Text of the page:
Prevalence of Influenza Vaccination in Chronic Obstructive Pulmonary Disease Patients and Impact on the Risk of Severe Exacerbations.Arch Bronconeumol. 2016 Feb; 52(2):88-95.AB
To determine the prevalence of influenza vaccination in chronic obstructive pulmonary disease (COPD) patients, and the effectiveness of the procedure.
Retrospective population-based cohort study. On 31 December 2011, influenza vaccination history was retrieved from 899 patients with confirmed COPD selected by simple random sampling from all COPD patients in Cantabria (northern Spain). Severe exacerbations (hospitalization due to COPD exacerbation) and overall mortality during 2012 were treated as dependent variables. Odds ratios (OR) were estimated by logistic regression, adjusting for age, sex, smoking status, severity of COPD, and frequency of exacerbations during the previous year. Prevented fraction among the exposed (PFe-adjusted) was determined as a measure of impact.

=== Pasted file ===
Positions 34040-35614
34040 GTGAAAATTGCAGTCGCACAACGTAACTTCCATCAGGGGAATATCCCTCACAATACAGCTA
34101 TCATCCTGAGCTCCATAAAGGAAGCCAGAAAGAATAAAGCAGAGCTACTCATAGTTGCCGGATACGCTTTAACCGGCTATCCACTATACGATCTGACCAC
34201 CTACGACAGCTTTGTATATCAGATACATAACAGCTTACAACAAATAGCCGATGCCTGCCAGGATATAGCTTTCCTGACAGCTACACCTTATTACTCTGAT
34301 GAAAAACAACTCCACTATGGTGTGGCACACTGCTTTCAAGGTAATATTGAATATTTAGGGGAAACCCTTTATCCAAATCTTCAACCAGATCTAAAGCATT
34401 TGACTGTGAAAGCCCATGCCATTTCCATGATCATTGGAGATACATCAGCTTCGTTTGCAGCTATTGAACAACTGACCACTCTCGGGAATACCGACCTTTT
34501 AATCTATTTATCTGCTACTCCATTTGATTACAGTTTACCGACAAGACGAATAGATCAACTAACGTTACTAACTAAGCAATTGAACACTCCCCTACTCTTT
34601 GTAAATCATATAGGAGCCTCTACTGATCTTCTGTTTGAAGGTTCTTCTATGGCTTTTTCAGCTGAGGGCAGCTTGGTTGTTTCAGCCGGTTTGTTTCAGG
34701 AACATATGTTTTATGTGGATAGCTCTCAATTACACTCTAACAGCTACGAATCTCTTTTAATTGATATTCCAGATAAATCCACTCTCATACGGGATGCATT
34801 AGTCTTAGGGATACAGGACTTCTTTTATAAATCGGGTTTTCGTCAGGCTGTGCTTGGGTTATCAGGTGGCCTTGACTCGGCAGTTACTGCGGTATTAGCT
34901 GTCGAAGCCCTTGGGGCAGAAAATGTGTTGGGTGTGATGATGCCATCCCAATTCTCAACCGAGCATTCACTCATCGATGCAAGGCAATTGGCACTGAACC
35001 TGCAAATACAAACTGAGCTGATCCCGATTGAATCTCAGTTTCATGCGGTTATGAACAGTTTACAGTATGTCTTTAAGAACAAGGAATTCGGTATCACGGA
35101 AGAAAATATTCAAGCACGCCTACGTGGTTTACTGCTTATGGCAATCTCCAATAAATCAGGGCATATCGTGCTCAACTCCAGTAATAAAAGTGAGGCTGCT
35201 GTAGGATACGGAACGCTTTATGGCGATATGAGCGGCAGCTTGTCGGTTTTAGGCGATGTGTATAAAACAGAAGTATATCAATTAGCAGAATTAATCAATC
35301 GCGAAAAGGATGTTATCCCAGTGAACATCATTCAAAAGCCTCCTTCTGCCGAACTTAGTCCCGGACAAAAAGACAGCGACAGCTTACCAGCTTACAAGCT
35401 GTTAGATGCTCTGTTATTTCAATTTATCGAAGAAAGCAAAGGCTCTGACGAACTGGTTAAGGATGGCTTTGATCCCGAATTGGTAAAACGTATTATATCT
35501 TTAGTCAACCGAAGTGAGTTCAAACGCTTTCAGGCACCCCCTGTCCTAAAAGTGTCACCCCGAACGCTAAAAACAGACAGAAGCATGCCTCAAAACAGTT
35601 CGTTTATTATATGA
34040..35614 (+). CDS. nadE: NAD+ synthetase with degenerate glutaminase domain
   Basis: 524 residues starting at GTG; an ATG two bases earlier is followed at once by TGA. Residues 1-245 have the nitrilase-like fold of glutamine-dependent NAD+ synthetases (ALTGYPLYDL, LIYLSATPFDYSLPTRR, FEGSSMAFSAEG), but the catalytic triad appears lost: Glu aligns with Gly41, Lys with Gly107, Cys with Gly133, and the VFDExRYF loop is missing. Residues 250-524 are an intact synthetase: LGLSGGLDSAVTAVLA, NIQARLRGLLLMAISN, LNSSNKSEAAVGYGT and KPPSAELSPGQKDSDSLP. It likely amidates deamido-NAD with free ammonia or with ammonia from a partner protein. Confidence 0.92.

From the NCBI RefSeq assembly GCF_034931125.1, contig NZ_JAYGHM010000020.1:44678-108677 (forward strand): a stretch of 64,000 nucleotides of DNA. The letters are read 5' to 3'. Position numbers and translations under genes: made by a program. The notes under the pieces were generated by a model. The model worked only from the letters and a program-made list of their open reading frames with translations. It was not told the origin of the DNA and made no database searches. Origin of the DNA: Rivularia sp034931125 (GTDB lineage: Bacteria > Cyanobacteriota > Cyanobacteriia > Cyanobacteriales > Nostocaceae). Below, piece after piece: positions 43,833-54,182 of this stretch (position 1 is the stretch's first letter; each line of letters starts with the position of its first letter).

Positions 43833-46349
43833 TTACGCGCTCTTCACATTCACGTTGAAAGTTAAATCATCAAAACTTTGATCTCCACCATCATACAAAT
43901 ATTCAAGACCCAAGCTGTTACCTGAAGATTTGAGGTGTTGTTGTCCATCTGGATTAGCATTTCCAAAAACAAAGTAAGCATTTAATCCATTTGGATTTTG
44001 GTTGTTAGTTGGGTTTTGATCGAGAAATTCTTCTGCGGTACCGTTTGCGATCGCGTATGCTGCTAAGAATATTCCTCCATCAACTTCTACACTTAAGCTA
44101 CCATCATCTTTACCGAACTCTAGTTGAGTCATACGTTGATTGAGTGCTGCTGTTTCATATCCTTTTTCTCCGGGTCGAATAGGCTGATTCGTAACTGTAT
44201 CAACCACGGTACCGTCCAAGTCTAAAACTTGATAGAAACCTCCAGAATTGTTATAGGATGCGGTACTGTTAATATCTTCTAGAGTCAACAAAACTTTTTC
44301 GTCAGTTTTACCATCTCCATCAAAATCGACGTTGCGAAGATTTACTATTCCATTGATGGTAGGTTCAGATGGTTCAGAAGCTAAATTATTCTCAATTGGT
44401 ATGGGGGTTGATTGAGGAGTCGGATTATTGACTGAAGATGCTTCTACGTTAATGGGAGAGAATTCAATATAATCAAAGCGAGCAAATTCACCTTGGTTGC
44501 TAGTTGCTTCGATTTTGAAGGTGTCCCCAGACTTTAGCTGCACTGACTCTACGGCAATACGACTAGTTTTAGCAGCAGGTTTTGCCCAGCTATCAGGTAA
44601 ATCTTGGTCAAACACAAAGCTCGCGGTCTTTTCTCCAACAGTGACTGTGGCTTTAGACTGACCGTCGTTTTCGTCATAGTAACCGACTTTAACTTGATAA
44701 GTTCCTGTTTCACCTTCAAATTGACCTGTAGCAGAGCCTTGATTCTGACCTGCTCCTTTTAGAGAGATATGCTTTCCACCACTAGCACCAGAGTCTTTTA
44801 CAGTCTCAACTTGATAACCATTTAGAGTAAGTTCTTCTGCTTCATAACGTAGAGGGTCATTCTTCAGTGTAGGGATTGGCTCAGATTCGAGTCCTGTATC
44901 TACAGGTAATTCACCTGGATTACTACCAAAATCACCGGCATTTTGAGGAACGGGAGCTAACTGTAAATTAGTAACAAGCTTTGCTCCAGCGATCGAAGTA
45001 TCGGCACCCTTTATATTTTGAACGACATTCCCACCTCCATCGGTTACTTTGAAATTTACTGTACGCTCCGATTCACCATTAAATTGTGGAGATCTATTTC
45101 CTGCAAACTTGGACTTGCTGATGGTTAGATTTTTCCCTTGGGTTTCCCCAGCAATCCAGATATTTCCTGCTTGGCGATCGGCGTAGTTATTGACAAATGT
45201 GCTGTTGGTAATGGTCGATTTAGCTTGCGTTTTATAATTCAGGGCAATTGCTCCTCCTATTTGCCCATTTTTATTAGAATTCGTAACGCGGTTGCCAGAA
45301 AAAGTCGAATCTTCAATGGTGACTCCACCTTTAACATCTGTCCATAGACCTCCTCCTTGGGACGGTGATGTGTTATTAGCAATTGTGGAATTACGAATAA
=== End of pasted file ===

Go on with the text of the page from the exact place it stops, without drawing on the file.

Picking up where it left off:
Overall prevalence of influenza vaccination was 62.7%, but this rate fell in patients classified as more severe according to FEV1 (52.0%). Influenza vaccination showed a statistically significant protective effect against severe exacerbations in the following year: Ora: 0.54 (95%CI: 0.35-0.84); FPe-adjusted: 0.46 (95%CI: 0.16-0.65). A non-significant protective effect for overall mortality was observed: Ora: 0.76 (95%CI: 0.41-1.40). When stratified according to COPD severity (FEV1), the protective effect against risk of hospitalization was higher in more severe COPD patients: Ora: 0.23 (95%CI: 0.11-0.48); FPe-adjusted: 0.77 (95%CI: 0.52-0.89).
We found that influenza vaccination has a protective effect and reduces the risk of hospitalization due to exacerbations in the following year. Despite the evidence for protection, prevalence of vaccination was not optimal, especially in more severe COPD patients.